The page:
Climate Change Adaption Fund should scale GDP effect on the environment

So I just played a green utopia US game, and had pretty much every single environmental policy active - clean energy subsidies, reforestation, microgeneration grants, EVs, etc. I’ve had no CO2 emissions for many years now, zero oil demand, and a full electric vehicle transition. It is safe to say that my economy is pretty much fully decarbonized. However, despite all of this, the environment is still only at about 60%, with the only major drag on it being the GDP. However, this doesn’t really make sense considering my economy’s decarbonization.

Therefore, I feel like there should be a way to reduce GDP’s effect on the environment once you’ve decarbonized your economy. A clean, intuitive way of doing this is by scaling its effect based on the level of funding for green policies - the one that comes to mind first is the climate change adaptation fund. It makes sense, since “the environment” in-game, at least according to the description, refers to the health of the natural environment. Improved adaptation measures surely would benefit the environment in this case, and high levels of funding would offset many lingering negative effects on the natural environment from a healthy economy. Since the fund currently has no direct effect on the environment, it would be a nice way to reward the player a bit for pumping so much money into the policy, and would help rebalance the environment, since it is hard to get it all the way up even with a fully decarbonized economy.



Is that what environment is meant to represent, at least as far as impact from GDP goes? Like, the carbon emissions from GDP are captured by CO2 emissions, GDP-> environment seems to refer to other stuff (the environment description refers to all kinds of pollution, air, water, noise), which I wouldn’t think would be mitigated by a climate change adaption fund.

Yes, I agree that that’s exactly what “the environment” refers to in the game - the health of the natural environment in relation to the impact of pollution. But a good chuck of the pollution that exists today, whether air, water, or noise, is a direct or indirect result of fossil fuel usage. It just seems odd for the economy to have the same exact negative effect on the environment regardless of whether it is at 0% or 100% of CO2 emissions, if that makes sense. There will always be a negative environmental impact as a result of human economic activity, so I am not at all suggesting that the negative environmental impact should be removed entirely in a fully decarbonized economy. But the impact should definitely be reduced in some way once the sort of air and water pollution associated with fossil fuel usage goes away.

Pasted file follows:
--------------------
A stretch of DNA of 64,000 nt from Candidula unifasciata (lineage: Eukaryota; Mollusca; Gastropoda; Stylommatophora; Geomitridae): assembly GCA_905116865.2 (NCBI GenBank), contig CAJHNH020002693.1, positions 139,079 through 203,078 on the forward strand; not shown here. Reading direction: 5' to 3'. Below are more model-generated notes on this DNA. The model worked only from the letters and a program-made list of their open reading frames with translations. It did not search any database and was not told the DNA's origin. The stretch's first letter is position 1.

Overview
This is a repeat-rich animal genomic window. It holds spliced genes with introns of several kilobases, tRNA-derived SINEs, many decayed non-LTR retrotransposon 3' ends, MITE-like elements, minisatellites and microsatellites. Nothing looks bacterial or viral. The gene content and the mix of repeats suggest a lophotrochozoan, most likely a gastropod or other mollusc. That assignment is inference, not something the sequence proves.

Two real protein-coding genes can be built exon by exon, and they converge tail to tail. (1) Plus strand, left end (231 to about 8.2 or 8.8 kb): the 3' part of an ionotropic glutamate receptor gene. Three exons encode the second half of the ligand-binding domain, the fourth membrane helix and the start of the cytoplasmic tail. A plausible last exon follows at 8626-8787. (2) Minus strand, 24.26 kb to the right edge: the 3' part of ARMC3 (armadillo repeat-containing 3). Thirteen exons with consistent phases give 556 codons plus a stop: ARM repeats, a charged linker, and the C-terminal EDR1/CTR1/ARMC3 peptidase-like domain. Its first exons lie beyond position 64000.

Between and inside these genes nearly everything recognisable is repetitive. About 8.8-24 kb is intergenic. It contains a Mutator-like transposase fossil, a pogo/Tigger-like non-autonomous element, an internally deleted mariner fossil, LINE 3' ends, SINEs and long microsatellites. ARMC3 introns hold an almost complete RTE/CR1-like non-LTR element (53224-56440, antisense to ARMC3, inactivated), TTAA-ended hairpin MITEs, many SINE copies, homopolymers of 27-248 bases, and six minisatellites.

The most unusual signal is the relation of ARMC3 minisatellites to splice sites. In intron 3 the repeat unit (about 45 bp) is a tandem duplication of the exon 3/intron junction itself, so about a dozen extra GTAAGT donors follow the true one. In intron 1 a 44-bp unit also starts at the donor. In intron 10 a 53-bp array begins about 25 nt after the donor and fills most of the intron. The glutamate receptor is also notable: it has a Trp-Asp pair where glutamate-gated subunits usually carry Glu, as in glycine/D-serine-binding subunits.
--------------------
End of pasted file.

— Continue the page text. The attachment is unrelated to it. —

As for why I believe that the climate change adaption fund (CCAF) should have an effect on this: The sorts of projects that such a fund would consist of - everything from dikes to improved water management to sustainable forestry to erosion prevention - would have a massive impact on the health of the natural environment. By mitigating the effects of climate change for our own sake, we would be - whether intentionally or unintentionally - also aiding the natural environment in dealing with it and dealing with the continued negative environmental impacts of our economic activity. Hence why the negative GDP effect on the environment should scale according to the level of funding for the CCAF so that higher levels of funding would reduce the negative effect of GDP on the environment, over a long period of time - like 32 quarters or something.

Besides, I vaguely recall Cliff mentioning he wanted to find a way to do this sort of thing in a previous thread, I just don’t think he quite knew how he wanted to do it yet.

Great thread! While I understand why the environment is different than CO2 - thinking about habitats and the clean water and so forth - I think you’re on to something. But think of all the cleaning products and other crap we by. CO2 won’t cover it.

I’d love to see it work similar to reforestation, but on a much grander scale. And I’d also be okay with it getting more and more expensive with less and less impact… like the low hanging fruit is picked but then it takes even more and more effort.

Great idea!

1 Like

Even just having the fund affect the environment directly would be fine. Currently running into the same problem in a fully decarbonized Canada with all available environmental policies maxed out and maximum GDP. Still stuck at about 60% environment. It seems like the projects listed as examples would certainly help the environment, and the fund is pretty expensive for very little benefit right now. Also probably needs a name adjustment from “Adaption” to “Adaptation”, so hoping it’ll be buffed in a future update.

Is the reduction in environment a reflection of resource depletion, should a reduction in environment also feed into a reduction of the gdp, as the economy depends on natural services?

CO2 emissions are independent from economic extraction from the natural environment to some extent. Even if net CO2 emissions are zero or negative, there could still be economically extractive exercises which could be bad for the environment.

1 Like

I guess we model this sort of stuff with pollution, which occurs as the environment measurement drops. Pollution affects health, which will be a drag on productivity, and thus GDP and foreign investment etc,
Its several steps removed from a direct link, but i believe its accurate, and also the whole ‘A affects B which affects C which affects D’ thing is a core part of what makes the game fun :D.